________________ CM . . . . Volume XI Number 4 . . . . October 15, 2004

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Multicultural Meals. (Kid Power).

Bobbie Kalman.
St. Catharines, ON: Crabtree, 2004.
32 pp., pbk. & cl. $10.95 (pbk.), $20.76 (cl.).
ISBN 0-7787-1277-X (pbk.), ISBN 0-7787-1255-9 (RLB).

Subject Headings:
Snack foods-Juvenile literature.
Cookery, International-Juvenile literature.

Grades 3-9 / Ages 8-14.

Review by Dave Jenkinson.

*** /4

   
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Delicious Desserts. (Kid Power).

Bobbie Kalman.
St. Catharines, ON: Crabtree, 2004.
32 pp., pbk. & cl. $10.95 (pbk.), $20.76 (cl.).
ISBN 0-7787-1276-1 (pbk.), ISBN 0-7787-1254-0 (RLB).

Subject Heading:
Desserts-Juvenile literature.

Grades 3-9 / Ages 8-14.

Review by Dave Jenkinson.

*** /4

excerpt:

“Multicultural” means “of many cultures.” In this cookbook you will find recipes from several countries and cultures around the world. Some of the recipes have been changed slightly to be more nutritious and to contain less fat, but they taste the same or similar to the original recipes. (From: Multicultural Meals.)

Desserts are extra food treats we give ourselves. They taste good because of the fat and sugar they contain. Both of these ingredients can be challenging to our health. So, should we not eat desserts? We can probably live without them, buy who wants to? This cookbook challenges you to make nutritious desserts that contain less fat and sugar. Nutritious foods give you energy. The recipes in this book are made mainly from fresh ingredients such as fruit, eggs, yogurt and milk. You'll be eating delicious desserts that your body can use to make long-lasting energy. (From: Delicious Desserts.)

Four earlier volumes from the “Kid Power” series, Active Kids, Breakfast Blast, Lunch Munch and Super Snacks were reviewed previously in CM. As in the previous books, the focus in these two cook books is on eating healthy food. Unlike the other trio of cook books, the opening pages in this pair are not as repetitive though there is some overlap in their safety tips and cooking terms. However, since the each of books can be purchased separately, unfortunately this repetition cannot be avoided.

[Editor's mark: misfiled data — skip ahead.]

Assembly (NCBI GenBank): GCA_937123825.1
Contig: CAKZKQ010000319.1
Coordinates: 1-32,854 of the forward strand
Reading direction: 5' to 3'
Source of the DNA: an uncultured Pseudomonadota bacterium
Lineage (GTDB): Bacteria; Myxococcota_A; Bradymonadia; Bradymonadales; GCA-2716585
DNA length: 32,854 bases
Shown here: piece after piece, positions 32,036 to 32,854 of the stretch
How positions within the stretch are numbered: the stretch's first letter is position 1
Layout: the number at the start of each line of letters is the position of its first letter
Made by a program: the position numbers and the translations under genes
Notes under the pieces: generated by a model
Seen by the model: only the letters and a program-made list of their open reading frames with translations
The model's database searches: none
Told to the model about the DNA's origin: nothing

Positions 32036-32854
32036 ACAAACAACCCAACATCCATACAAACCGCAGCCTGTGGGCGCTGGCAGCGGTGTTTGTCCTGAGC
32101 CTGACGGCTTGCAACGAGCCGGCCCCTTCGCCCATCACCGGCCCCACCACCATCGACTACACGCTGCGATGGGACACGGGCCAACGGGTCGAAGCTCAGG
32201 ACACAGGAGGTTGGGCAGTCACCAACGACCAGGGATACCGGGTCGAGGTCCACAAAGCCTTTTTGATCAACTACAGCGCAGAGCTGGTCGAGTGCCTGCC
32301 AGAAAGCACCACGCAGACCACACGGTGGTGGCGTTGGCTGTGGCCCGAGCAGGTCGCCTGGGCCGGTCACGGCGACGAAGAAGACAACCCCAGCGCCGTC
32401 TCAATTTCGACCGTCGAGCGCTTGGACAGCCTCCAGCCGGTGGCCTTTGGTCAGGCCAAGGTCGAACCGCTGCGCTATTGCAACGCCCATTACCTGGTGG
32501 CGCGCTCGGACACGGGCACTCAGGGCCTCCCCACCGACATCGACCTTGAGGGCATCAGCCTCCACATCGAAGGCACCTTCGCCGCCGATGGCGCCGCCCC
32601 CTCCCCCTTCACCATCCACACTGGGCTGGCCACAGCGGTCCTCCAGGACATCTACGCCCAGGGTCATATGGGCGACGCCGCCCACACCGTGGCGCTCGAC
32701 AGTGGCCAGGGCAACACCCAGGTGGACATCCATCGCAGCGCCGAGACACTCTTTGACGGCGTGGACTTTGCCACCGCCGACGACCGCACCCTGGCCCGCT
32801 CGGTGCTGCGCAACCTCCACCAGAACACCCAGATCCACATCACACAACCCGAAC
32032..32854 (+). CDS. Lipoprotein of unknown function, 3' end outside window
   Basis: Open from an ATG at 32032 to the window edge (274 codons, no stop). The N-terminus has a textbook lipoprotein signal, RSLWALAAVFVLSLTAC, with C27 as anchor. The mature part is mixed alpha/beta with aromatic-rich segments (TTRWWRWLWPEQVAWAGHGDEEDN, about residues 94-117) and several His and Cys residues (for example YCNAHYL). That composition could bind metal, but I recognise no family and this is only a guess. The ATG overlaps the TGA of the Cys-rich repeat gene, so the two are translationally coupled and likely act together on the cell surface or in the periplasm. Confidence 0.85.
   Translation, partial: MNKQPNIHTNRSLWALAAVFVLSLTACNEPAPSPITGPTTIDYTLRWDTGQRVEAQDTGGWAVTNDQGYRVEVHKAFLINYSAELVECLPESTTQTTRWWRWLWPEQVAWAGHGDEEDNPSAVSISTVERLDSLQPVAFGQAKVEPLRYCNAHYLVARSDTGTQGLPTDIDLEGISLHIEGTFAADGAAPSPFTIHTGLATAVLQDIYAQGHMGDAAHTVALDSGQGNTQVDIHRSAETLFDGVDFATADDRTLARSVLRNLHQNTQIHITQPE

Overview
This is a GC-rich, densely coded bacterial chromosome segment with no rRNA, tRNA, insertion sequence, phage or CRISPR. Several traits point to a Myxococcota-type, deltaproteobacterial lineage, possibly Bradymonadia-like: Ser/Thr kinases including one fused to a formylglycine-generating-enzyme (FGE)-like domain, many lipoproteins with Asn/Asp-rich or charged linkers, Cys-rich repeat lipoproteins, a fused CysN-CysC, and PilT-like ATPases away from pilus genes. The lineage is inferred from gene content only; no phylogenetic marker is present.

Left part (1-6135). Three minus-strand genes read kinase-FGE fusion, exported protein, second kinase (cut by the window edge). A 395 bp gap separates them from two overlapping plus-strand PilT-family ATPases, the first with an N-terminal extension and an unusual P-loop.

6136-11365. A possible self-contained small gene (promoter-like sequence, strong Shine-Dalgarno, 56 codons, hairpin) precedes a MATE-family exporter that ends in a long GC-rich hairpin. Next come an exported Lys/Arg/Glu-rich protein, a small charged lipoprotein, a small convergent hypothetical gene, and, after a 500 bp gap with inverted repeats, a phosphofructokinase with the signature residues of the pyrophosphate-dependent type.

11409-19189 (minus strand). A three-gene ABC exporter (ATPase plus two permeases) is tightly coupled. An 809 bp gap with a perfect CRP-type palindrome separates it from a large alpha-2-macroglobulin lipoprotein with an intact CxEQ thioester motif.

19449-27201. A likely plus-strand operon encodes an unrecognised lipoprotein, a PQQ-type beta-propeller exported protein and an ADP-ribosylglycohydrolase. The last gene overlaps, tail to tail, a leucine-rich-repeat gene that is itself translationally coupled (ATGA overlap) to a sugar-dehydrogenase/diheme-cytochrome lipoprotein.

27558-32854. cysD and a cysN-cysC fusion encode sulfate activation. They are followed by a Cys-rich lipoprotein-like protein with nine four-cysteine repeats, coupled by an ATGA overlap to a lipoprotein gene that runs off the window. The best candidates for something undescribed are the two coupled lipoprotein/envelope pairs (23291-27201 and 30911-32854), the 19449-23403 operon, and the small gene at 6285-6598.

Multicultural Meals serves as a good reminder that changing immigration patterns mean that our cuisine could, and perhaps should, be less Eurocentric. This cookbook contains 13 recipes plus directions for a Columbian feast. About a third of the recipes still do reflect Europe, and these include “Mediterranean Meatballs,” “Spinach Quiche from France,” “Greek Salad” and “Bocconcini Salad.” Asia is represented by dishes such as “Chinese Lemon Chicken,” “Thai Coconut Soup and Noodles,” “Vegetable Curry,” and “Japanese Tofu Steaks.” Mexico weighs in with fajitas. The “Pita Pizzas” could also fit into the Super Snacks book while the German-style apple pizza would not be out of place in Delicious Desserts. Certainly the flavours in the recipes in Multicultural Meals will arouse the taste buds of the bland meat ‘n potato crowd.

     A dozen desserts are found in Delicious Desserts with fruits being a key ingredient in most of them. Some recipes, such as “Fruit Kebabs” and “Honey and Nut Treats,” require no more in the way of kitchen skills than the ability to slice a variety of fruits or chop some nuts while others, like “Fruity Ice Pops,”ask that the junior cook be able to operate a blender. Other recipes, such as that old standby, “Baked Apples,” and what are perhaps newer dishes, “Fruit Custard,” “Sweet Potato Pier” and “Berry Brûlée,” do require some cooking. The ingredient most liked by many juveniles, chocolate, is not completely overlooked in the quest for healthy foods, and it appears in “Chocolate Macaroons” and “Chocolate-Covered Fruit.” Those wondering what to do with overripe bananas can now turn them into “The Best Ice Cream-Ever.”

     This pair of cook books shares a similar format with the other four books. Each recipe is usually dealt with via a pair of facing pages which contain a list of necessary ingredients and their quantities as well as clear, step-by-step instructions which are illustrated by coloured photos. The text also notes when adult help is needed to complete a step. Children and adolescents of both genders and a variety of races are portrayed in the cooking photos.

     Both books would be useful additions to school and public libraries.

Recommended.

Dave Jenkinson teaches courses in children's and adolescent literature in the Faculty of Education, the University of Manitoba.

To comment on this title or this review, send mail to cm@umanitoba.ca.

Copyright the Manitoba Library Association. Reproduction for personal use is permitted only if this copyright notice is maintained. Any other reproduction is prohibited without permission.
Published by
The Manitoba Library Association
ISSN 1201-9364
Hosted by the University of Manitoba.

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